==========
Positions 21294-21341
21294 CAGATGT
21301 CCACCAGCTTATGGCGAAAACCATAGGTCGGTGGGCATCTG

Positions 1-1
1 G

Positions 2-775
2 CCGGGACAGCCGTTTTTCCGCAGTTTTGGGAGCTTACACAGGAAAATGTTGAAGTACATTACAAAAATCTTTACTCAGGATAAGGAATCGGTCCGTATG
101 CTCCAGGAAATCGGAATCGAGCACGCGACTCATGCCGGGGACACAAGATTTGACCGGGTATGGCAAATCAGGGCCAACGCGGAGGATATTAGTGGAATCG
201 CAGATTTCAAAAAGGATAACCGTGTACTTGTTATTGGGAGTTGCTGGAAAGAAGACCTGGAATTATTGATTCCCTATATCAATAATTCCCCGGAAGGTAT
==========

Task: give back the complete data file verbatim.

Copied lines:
Positions 21294-21341
21294 CAGATGT
21301 CCACCAGCTTATGGCGAAAACCATAGGTCGGTGGGCATCTG

Positions 1-1
1 G

Positions 2-775
2 CCGGGACAGCCGTTTTTCCGCAGTTTTGGGAGCTTACACAGGAAAATGTTGAAGTACATTACAAAAATCTTTACTCAGGATAAGGAATCGGTCCGTATG
101 CTCCAGGAAATCGGAATCGAGCACGCGACTCATGCCGGGGACACAAGATTTGACCGGGTATGGCAAATCAGGGCCAACGCGGAGGATATTAGTGGAATCG
201 CAGATTTCAAAAAGGATAACCGTGTACTTGTTATTGGGAGTTGCTGGAAAGAAGACCTGGAATTATTGATTCCCTATATCAATAATTCCCCGGAAGGTAT